Don’t make panic purchases of fuel

Published 11:10 am Wednesday, September 21, 2016

by Cal Bryant
Roanoke-Chowan News-Herald

“It’s a crisis, but the main thing I can say is there is no need to panic.”

Those are the words of Michael Harrell of Ahoskie’s Jernigan Oil Company, owner of the Duck-Thru gas stations in Virginia and North Carolina, in the wake of a gas shortage prompted by a leak in a major East Coast pipeline.

A leak in Colonial Pipeline No. 1 was discovered on Sept. 9 in Shelby County, Alabama. A shutdown followed the same day and repairs began a few days later on this 36-inch line, one that normally pushes 1.3 million barrels of gasoline per day from refineries in Houston, Texas, to distribution centers across the Southeast and along the Eastern Seaboard.

“The leak was detected over a week ago, and we’re now feeling the effects,” said Harrell. “The problem is that crews down in Alabama had to initially contain the spill and perform clean-up before they could actually start with making repairs on the pipeline.”

Harrell said Colonial Pipeline officials are currently having a temporary line constructed to bypass the area of the ruptured main line.

“It’s about an 800-foot section of pipe being used for the bypass,” he said. “They’re hoping to get it up and flowing with gas by this weekend.”

In the meantime, Harrell said there will be sporadic outages at local gas stations.

“We’re doing all we can to keep gas in our tanks at our Duck-Thru locations, but when we experience panic purchases like we saw on Saturday, and especially on Sunday, that supply of gas will go quickly,” Harrell stressed.

“Will we experience some outages … yes we will, but they will be temporary,” Harrell added. “One store might be without gas for a couple of hours or for as much as one day, but the one right up the street may have plenty of gas. There will be sporadic outages over the next week to 10 days while the temporary pipeline is being constructed, but please don’t panic. There will be gas. I would advise that customers simply follow their normal habit of purchasing gas. When they panic they put a burden on the gas supply.”

Harrell said the local supply of gas will be supported two-fold.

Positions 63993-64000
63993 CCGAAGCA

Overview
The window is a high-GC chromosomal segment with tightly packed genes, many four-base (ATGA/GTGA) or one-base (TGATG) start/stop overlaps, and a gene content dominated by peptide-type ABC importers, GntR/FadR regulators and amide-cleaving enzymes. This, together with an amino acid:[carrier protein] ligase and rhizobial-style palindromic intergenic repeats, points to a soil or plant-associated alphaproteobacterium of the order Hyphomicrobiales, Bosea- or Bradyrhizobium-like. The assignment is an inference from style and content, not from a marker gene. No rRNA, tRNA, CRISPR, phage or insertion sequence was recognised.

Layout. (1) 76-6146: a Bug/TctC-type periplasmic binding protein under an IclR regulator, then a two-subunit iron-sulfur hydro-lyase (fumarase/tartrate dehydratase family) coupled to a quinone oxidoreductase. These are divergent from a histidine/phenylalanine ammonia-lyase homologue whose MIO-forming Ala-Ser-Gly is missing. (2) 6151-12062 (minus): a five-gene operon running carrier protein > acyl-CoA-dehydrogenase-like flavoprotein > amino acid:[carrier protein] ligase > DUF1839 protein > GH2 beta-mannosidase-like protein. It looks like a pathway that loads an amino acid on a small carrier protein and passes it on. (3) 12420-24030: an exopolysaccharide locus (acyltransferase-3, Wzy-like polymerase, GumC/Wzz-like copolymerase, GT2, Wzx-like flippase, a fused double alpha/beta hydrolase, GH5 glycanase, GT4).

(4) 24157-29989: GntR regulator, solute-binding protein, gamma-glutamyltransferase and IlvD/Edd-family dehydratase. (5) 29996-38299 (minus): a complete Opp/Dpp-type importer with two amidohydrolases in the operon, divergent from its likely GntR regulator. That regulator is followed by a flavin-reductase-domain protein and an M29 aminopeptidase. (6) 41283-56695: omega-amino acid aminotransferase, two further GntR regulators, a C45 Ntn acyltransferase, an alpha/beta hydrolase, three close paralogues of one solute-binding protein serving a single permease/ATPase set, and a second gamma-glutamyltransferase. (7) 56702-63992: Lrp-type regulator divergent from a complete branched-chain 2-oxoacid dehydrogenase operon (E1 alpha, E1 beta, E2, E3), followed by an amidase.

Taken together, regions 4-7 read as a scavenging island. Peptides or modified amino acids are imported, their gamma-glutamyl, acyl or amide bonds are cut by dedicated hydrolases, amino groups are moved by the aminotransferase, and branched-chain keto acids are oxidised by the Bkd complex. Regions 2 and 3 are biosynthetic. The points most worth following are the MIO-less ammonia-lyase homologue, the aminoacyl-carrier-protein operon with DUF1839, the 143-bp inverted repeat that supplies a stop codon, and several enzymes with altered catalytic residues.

“One is that Colonial actually has two pipelines, one for gas and the other for diesel,” he noted. “They have made preparations to use the diesel line to ship gas. Secondly, there are fuel barges now en route from the Gulf of Mexico to ports in Charleston (South Carolina), Wilmington and Norfolk. We’ll be able to send our fuel transports (trucks) to either Norfolk or Wilmington to purchase gas.”

Harrell did warn that the gas coming in on the barges will carry a higher price than what his company typically purchases from Colonial Pipeline.

“Customers may see an increase in the price at the pump, but it’s only because we’re having to pay a higher price for the fuel coming off the barges and that increase in price will be temporary,” he stressed.

He added that only regular gas will be available for purchase off the barges.

“We’ll be without higher grade gas temporarily,” Harrell stated.

With the flow of gasoline interrupted, the governors of six southern states, to include Virginia and North Carolina, have declared a state of emergency to allow truck drivers to work longer shifts to head off shortages at the pumps.

Those declarations also waive weight restrictions on fuel transport trucks.

“That helps us a lot,” Harrell said. “We’ll be working around the clock to get the gas from the ports to our stores.”

On Friday, Virginia Governor Terry McAuliffe issued executive order 59 to alleviate any impediments to the transport of gasoline, including temporarily granting overweight/overwidth privileges and waiving DMV registration requirements for vehicles transporting gasoline, and granting limited exemption of hours of service worked for carriers.

On Thursday, North Carolina Governor Pat McCrory issued an executive order temporarily waiving hours of service restrictions for fuel vehicles traveling in and through the state in order to help prevent disruptions and backups at major fuel distribution hubs.

One day later, McCrory issued a second executive order that waives additional trucking restrictions and protects consumers from price gouging at the fuel pumps. Both executive orders remain in place for 30 days or until they are canceled.

Colonial Pipeline officials said on Monday that gasoline shipments initiated late last week are in the process of being delivered now to distribution terminals throughout the system, with many supplies already delivered to target destinations along the Houston-to-Greensboro pipeline system.

In an effort to minimize supply disruptions, last week Colonial Pipeline gathered gasoline from Gulf Coast refiners in order to ship supplies on its distillate line to markets throughout the affected region. As a result, following around-the-clock operations to effect this contingency plan, supplies of gasoline have been delivered and/or are in route to terminal locations in Alabama, Georgia, Tennessee, South Carolina and North Carolina.

On Sunday, Colonial officials said it is aiming to complete its bypass construction for Line 1 this week, restarting full operation using the bypass for gasoline delivery from Houston to Greensboro.

Under normal circumstances, the Colonial Pipeline system transports approximately 2.6 million barrels per day of refined products, with Line 1 accounting for half of this volume.

CAL BRYANT is the editor of The Roanoke-Chowan News-Herald in Ahoskie, North Carolina. He can be contacted at

STEPHEN FALESKI of The Tidewater News contributed to this report.